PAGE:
As many have learned, the expense of pursuing electronic discovery can drive the outcome of a lawsuit to a greater extent than the merits of a case. So what can be done to get e-discovery costs in check and refocus litigation on the pursuit of justice? The Federal Circuit Advisory Council recently took a stab at proposing a solution.
The Council’s “Model Order on E-Discovery in Patent Cases” addresses concerns about e-discovery in the context of patent litigation, but its principles could apply to other types of cases as well. The Order proposes a number of limits on email discovery in particular, including prohibition of broad requests for “all emails” and a requirement that the requesting party specify no more than five custodians and five search terms for email production. The Order also shifts to the requesting party the cost burden for production beyond the recommended limits and for generally disproportionate ESI requests.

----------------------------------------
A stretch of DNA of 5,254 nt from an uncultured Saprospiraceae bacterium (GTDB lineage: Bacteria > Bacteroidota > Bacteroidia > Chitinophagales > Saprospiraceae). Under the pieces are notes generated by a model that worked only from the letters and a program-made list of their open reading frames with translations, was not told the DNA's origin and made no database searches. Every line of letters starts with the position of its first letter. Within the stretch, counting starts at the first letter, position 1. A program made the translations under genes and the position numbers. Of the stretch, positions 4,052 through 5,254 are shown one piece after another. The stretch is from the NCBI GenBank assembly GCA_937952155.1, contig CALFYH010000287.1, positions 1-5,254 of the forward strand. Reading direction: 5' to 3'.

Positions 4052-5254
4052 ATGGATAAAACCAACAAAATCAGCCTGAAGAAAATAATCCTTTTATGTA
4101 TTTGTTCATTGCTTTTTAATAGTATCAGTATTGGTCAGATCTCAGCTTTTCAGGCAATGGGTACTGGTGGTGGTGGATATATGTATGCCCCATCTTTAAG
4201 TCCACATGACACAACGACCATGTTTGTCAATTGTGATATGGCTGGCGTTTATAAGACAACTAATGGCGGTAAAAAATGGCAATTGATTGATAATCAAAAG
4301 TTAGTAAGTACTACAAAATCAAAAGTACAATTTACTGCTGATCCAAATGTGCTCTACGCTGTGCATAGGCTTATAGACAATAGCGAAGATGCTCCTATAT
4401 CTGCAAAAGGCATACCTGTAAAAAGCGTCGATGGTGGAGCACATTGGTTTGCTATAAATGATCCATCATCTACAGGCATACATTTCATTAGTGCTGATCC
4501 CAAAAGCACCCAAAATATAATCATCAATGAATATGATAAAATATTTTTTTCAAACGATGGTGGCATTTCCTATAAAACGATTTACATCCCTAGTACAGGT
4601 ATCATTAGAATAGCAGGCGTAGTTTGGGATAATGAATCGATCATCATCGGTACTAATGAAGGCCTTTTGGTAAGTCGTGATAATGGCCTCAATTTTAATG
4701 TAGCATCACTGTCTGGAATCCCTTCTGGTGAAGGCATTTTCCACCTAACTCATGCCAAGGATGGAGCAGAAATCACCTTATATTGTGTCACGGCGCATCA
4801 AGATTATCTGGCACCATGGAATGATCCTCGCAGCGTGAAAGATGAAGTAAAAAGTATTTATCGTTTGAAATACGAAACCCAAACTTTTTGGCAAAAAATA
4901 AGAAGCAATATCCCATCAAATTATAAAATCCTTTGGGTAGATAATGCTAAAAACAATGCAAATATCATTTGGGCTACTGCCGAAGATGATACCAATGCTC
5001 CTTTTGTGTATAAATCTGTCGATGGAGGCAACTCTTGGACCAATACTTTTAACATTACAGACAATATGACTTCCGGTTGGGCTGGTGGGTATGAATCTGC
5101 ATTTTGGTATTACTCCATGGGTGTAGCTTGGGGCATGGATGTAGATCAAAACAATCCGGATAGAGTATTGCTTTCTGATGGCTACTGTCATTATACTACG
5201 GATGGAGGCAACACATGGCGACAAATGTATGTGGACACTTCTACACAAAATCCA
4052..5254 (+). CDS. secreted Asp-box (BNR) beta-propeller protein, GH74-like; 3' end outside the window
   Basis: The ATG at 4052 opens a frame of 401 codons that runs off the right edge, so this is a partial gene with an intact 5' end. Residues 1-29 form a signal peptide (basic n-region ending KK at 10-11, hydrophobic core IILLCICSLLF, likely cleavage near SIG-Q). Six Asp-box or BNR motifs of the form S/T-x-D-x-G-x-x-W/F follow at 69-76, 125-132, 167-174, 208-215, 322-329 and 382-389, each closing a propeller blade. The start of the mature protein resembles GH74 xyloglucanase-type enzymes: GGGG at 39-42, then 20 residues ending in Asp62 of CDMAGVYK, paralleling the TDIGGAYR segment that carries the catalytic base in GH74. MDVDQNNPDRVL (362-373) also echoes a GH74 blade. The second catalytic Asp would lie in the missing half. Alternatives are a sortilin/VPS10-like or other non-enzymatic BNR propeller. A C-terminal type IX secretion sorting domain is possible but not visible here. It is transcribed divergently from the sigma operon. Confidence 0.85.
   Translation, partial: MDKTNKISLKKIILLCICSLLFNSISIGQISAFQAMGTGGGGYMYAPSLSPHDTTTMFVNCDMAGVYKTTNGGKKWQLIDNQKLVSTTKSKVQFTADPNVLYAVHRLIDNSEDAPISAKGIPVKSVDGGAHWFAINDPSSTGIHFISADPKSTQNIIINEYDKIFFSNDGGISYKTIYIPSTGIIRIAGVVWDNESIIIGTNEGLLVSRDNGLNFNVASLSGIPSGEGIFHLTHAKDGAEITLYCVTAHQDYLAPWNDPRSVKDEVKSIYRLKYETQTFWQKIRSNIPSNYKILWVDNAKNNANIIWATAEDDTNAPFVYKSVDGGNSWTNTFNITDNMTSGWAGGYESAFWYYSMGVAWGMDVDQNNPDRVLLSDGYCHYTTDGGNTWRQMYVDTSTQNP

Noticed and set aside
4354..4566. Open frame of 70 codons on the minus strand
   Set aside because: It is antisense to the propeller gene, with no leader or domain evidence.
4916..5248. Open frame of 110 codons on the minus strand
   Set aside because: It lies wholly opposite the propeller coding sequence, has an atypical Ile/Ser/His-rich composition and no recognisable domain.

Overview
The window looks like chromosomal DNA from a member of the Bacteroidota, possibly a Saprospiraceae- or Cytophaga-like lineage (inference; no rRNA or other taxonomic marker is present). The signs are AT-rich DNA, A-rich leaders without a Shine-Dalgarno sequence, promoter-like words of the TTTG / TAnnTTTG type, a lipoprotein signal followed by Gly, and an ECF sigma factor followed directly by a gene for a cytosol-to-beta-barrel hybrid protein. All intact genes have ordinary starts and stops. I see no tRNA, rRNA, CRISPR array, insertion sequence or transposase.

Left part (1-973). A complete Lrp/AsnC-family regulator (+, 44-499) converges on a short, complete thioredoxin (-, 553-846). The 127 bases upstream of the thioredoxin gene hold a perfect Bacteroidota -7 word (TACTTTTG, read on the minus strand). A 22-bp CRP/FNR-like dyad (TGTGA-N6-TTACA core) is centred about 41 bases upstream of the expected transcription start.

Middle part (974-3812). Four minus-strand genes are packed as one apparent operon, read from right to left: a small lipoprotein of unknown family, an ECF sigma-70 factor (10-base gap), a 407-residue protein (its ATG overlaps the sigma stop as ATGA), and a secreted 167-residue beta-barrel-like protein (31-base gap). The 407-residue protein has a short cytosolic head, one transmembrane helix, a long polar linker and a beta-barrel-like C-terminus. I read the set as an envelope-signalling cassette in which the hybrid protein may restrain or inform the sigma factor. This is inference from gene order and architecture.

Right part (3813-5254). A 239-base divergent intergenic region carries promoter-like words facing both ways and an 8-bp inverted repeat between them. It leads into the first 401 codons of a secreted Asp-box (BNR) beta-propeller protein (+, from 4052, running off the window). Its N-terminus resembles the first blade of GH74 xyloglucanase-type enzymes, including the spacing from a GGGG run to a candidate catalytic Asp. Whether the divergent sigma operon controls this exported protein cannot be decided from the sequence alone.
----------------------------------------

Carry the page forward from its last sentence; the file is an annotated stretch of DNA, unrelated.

While the Order hasn’t been adopted as law, some district court judges have mirrored its guidelines in recent discovery orders. See, e.g., DCG Systems, Inc. v. Checkpoint Technologies, LLC, No. C-11-03792 PSG, 2011 U.S. Dist. LEXIS 142293 (N.D. Cal. Nov. 2, 2011). The Order, though arguably a step in the right direction, will most certainly require modification as it is tested in the trenches – and of course, for the time being, it is limited in application to patent litigation.
We’ll continue to follow the quickly developing world of e-discovery.